Students and their families are interested in outcomes when they review prospective colleges. But often, specific stories resonate more deeply than percentages.
Statistics can be powerful, but it’s stories that bring the data to life. Telling a compelling collegiate story is a challenge now that print publications are in decline, and traditional media outlets are often inadequate.
Blogging is one solution.
How can universities use a network of blogs to communicate its stories in ways that connect with alumni, parents, and prospective students?
Jennifer Fellinger, Vice President of Public Affairs and Marketing at Hope College, came on the Enrollment Growth University podcast to talk about all the reasons institutions should take blogging seriously and about how to move from blogging at a small scale to managing a network of blogs.
The Goal of Higher Ed Blogging
Successful media strategies start with a high level goal. At Hope College, a private, Christian liberal arts college in Holland, MI, the goal emerged from a campus-wide strategic plan that included increasing the college’s stature and reputation.
Jennifer and her team had just established public affairs and marketing as a brand new division in the college. They needed to build the school’s reputation and devise a storytelling strategy. Jennifer decided it was time to shake things up.
She began by reducing the number of alumni magazines and developing a new approach to email. “With this new strategy,” Jennifer said, “we aimed at being more coordinated, more frequent, more segmented in how we were communicating with our prospective students.”
Involving more campus community members became a secondary goal. Hope started with a single blog called Stories of Hope. It focused exclusively on faculty and student stories, but it had no regular, professional writer. Jennifer brought in a freelance writer who could craft the posts.
It wasn’t long before that single blog became an entire network of online storytellers for Hope College.
Search Engine and PR Benefits of Consistent Blogging
“We didn’t do this for better SEO,” Jennifer said, “but it’s an important outcome.”
Blogging lifts the campus’ entire web presence. A blog post creates more index pages filled with fresh content Google loves. Regular updates from a solid network of bloggers attract the search engines’ attention.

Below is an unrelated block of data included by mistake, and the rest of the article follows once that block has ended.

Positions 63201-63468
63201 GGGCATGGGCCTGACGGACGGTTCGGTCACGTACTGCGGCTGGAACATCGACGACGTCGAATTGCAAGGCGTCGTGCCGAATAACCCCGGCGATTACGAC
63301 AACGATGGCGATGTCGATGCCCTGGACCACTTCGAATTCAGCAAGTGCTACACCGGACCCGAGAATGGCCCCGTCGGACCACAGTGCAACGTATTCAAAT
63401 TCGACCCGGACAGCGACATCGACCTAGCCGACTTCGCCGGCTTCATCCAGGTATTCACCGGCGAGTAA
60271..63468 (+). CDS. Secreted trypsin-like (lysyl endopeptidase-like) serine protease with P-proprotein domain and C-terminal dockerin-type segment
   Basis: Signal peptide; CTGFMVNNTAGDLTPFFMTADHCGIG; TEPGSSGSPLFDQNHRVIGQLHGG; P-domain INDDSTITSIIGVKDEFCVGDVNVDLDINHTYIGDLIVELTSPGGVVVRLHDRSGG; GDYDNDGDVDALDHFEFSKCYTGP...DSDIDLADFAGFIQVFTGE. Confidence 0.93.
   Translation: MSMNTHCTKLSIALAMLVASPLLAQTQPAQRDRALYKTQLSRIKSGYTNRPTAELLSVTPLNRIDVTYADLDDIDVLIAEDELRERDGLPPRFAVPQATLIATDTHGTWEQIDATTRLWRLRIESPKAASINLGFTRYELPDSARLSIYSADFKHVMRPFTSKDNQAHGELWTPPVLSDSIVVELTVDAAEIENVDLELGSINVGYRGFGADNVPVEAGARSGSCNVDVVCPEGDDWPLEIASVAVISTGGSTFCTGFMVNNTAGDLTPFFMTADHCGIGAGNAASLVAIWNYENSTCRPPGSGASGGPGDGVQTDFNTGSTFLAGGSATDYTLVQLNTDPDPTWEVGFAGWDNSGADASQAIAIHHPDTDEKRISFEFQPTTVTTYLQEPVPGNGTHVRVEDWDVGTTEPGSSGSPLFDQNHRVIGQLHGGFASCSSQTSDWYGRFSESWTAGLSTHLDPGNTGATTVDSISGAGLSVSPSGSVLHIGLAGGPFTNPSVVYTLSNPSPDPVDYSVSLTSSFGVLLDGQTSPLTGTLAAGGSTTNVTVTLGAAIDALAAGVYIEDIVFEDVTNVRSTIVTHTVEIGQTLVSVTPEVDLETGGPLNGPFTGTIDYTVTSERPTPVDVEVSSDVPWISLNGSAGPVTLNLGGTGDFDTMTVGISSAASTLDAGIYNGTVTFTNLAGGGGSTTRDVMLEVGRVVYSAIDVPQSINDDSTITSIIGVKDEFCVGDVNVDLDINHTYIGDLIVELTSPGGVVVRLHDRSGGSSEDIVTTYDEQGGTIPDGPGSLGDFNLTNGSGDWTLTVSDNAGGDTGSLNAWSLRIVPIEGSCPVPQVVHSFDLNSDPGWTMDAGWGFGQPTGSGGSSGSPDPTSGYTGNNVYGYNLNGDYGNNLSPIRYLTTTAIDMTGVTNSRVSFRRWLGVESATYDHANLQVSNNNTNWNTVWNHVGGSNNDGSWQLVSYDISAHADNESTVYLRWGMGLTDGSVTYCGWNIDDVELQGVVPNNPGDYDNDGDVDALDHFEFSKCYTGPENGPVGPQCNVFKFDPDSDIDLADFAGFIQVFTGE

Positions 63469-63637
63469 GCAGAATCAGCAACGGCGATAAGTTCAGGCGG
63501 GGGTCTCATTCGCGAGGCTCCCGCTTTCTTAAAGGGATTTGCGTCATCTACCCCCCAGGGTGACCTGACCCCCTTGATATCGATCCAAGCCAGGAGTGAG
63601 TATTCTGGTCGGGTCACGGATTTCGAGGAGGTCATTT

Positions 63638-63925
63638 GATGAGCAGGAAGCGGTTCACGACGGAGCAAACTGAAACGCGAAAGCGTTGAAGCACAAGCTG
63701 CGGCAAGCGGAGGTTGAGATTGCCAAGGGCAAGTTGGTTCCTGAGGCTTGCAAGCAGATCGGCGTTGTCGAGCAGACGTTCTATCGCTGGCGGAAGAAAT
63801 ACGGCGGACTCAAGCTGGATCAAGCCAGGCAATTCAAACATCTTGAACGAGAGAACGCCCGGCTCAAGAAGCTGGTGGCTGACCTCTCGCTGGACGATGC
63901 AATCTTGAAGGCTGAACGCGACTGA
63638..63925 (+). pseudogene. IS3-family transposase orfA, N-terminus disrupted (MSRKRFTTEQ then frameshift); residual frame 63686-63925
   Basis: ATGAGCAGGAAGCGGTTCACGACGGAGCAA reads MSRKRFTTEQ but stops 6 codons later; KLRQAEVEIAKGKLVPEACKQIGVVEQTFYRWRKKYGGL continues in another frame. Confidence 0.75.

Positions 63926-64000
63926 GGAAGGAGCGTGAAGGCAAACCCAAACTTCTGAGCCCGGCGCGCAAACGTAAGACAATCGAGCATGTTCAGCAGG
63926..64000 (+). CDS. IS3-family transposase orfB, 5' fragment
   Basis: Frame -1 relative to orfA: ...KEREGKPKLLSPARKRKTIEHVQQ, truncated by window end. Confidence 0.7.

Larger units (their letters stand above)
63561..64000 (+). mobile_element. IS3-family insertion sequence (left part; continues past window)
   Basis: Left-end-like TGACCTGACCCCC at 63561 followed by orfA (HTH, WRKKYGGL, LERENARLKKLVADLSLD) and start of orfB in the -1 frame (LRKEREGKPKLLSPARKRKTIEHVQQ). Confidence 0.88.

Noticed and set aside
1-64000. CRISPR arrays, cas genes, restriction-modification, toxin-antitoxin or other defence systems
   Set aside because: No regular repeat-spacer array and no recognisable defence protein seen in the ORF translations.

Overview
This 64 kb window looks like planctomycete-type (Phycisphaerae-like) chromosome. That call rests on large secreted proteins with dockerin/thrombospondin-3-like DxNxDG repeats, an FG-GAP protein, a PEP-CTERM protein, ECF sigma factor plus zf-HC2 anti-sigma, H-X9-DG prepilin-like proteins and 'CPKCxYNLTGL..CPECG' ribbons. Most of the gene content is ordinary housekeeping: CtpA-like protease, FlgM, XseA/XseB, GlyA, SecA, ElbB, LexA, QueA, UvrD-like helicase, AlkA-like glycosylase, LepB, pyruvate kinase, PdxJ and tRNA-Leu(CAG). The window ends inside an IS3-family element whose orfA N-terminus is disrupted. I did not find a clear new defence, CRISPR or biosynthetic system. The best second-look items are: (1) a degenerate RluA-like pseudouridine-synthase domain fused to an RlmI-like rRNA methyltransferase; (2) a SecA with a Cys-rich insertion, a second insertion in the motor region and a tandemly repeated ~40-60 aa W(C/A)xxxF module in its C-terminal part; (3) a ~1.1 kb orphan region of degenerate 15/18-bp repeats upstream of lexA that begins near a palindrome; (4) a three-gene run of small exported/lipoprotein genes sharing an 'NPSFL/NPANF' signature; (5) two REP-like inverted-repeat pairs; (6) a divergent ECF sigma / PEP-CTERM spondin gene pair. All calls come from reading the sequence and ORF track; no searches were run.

Plus, writers can create backlinks in blogs – even back linking to the school’s website pages. Google assumes that the more backlinks a site has, the more useful the site is. As Jennifer says, “If you get those links in your blog post, it’s gonna register with Google.”
Finally, many searchers are looking for “how-to” information, which is the kind of thing that turns up on blog posts more often that websites. Blogs may also be more responsive to searches, increasing clicks, views, and unique readers.
And what about PR benefits?
“Since we’ve had the blogs in place, and since the network has kinda taken off,” Jennifer said, “we have more stories to pitch.”
She’s seen more than improved quantity, however. Her team has also developed a heightened awareness of what’s happening on the Hope College campus, which has created a more integrated and robust approach to media relations.
Tactically, blogging has been a boon to media relations. Since Hope shares its blogs on social media, reporters can see what’s happening right away and jump on a story that interests them.
How to Create a Blog Network at Your College or University
Blogging is time-, labor-, and resource-intensive, so it can feel overwhelming. Busy and understaffed departments may resist launching a blog.
Another challenge revolves around expectations. “Faculty,” Jennifer said, “sometimes feel like a blog post needs to be scholarly writing. And I think when people understand it’s more casual…it feels a little more doable”
Sometimes, though, faculty are reluctant to put themselves in the spotlight by writing or appearing on a blog.
Still, as Jennifer says, “Blogs are a great way to showcase the students and the alumni. People are eager to contribute when you ask for ideas for stories.”
Blogging, however requires commitment, consistency, and time to be successful. Departments with flourishing blogs employ several bloggers, including students, and schedule their posts in advance. By creating a content calendar, these departments can mine holidays, news events, or academic cycles for content ideas.
We asked Jennifer for her final words of advice to university’s considering a blog network.
“I’d…say think holistically about the members of the campus community who can be champions,” Jennifer said. “Who are the idea generators? The social media power users? Sometimes they’re not bloggers, but you might have staff members, or students, or faculty members who are just rock stars on social media. If you can get them sharing your content, I think you’re gonna see the needle moving.
If you don’t use iTunes, you can listen to every episode here.